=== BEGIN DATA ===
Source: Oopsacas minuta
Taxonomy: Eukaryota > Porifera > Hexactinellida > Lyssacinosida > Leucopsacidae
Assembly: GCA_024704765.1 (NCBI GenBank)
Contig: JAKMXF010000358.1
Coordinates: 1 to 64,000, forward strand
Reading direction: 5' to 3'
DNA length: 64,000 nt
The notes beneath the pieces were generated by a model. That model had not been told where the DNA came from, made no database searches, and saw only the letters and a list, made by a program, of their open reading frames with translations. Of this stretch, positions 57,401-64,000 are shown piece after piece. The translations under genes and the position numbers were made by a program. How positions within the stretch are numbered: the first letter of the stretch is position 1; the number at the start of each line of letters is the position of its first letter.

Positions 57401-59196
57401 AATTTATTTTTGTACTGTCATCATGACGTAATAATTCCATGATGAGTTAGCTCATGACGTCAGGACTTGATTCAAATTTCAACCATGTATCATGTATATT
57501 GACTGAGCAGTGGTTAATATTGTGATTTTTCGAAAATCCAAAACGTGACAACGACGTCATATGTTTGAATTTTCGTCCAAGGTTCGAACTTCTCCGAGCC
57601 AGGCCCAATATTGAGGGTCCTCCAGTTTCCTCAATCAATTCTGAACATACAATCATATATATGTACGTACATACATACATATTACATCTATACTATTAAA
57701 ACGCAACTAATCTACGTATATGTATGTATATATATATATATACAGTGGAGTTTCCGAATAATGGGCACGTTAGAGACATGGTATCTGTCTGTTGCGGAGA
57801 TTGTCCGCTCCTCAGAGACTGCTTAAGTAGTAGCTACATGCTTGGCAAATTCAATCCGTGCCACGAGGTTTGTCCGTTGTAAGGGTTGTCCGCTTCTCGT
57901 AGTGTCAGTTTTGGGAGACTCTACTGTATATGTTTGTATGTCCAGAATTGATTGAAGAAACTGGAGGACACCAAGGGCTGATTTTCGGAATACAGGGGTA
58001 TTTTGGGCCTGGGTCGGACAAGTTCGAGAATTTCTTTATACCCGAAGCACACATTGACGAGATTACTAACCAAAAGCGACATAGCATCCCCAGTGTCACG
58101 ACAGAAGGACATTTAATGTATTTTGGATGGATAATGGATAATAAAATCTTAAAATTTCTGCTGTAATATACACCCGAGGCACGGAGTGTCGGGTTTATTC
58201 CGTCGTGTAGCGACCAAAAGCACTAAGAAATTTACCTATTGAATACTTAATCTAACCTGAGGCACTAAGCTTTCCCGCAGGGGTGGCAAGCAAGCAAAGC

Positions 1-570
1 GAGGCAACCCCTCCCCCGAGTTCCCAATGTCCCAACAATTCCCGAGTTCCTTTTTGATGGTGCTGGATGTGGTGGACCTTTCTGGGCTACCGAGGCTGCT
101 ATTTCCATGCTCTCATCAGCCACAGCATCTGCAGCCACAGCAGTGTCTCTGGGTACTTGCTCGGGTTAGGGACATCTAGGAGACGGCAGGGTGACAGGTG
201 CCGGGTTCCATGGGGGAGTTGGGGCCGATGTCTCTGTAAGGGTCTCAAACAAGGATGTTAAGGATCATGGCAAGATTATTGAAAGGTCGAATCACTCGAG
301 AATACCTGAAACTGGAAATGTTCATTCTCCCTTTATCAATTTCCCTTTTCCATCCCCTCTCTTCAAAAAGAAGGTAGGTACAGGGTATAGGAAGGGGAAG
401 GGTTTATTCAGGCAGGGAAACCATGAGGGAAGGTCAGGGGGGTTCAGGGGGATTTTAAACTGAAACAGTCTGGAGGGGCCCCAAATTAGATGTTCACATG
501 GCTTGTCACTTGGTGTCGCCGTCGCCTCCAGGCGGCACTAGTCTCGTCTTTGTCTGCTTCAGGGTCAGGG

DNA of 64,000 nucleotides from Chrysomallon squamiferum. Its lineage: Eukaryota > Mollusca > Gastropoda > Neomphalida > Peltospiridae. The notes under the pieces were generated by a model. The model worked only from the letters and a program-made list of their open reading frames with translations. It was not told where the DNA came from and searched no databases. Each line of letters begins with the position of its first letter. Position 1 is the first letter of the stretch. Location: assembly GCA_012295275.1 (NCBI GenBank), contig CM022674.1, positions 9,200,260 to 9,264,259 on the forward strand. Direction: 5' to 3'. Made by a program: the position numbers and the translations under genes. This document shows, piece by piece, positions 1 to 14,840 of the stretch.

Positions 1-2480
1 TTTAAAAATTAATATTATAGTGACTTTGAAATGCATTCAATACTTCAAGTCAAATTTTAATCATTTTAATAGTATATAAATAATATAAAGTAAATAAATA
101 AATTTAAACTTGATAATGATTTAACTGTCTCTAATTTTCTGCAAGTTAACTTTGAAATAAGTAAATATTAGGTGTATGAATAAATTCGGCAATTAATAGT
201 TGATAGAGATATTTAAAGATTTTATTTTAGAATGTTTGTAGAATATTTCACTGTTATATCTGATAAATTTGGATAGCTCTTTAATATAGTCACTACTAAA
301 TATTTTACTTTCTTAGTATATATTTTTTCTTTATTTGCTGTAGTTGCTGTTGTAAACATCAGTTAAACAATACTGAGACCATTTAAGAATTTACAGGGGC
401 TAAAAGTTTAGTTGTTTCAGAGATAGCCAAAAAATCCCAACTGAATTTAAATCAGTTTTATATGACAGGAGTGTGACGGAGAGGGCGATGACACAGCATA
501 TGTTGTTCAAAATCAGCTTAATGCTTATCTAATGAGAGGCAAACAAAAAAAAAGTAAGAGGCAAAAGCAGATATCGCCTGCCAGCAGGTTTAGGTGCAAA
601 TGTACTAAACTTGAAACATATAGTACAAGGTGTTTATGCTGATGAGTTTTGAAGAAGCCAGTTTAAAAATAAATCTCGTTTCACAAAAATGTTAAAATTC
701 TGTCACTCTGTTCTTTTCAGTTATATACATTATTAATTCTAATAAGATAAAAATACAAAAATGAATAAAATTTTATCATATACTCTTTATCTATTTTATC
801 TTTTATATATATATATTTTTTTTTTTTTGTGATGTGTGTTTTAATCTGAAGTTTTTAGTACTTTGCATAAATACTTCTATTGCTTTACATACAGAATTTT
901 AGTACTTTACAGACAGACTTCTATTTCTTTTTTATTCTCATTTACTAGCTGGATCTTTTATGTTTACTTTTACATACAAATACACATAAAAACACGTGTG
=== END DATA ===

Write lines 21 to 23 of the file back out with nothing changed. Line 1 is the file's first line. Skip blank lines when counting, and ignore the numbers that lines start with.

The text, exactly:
101 ATTTCCATGCTCTCATCAGCCACAGCATCTGCAGCCACAGCAGTGTCTCTGGGTACTTGCTCGGGTTAGGGACATCTAGGAGACGGCAGGGTGACAGGTG
201 CCGGGTTCCATGGGGGAGTTGGGGCCGATGTCTCTGTAAGGGTCTCAAACAAGGATGTTAAGGATCATGGCAAGATTATTGAAAGGTCGAATCACTCGAG
301 AATACCTGAAACTGGAAATGTTCATTCTCCCTTTATCAATTTCCCTTTTCCATCCCCTCTCTTCAAAAAGAAGGTAGGTACAGGGTATAGGAAGGGGAAG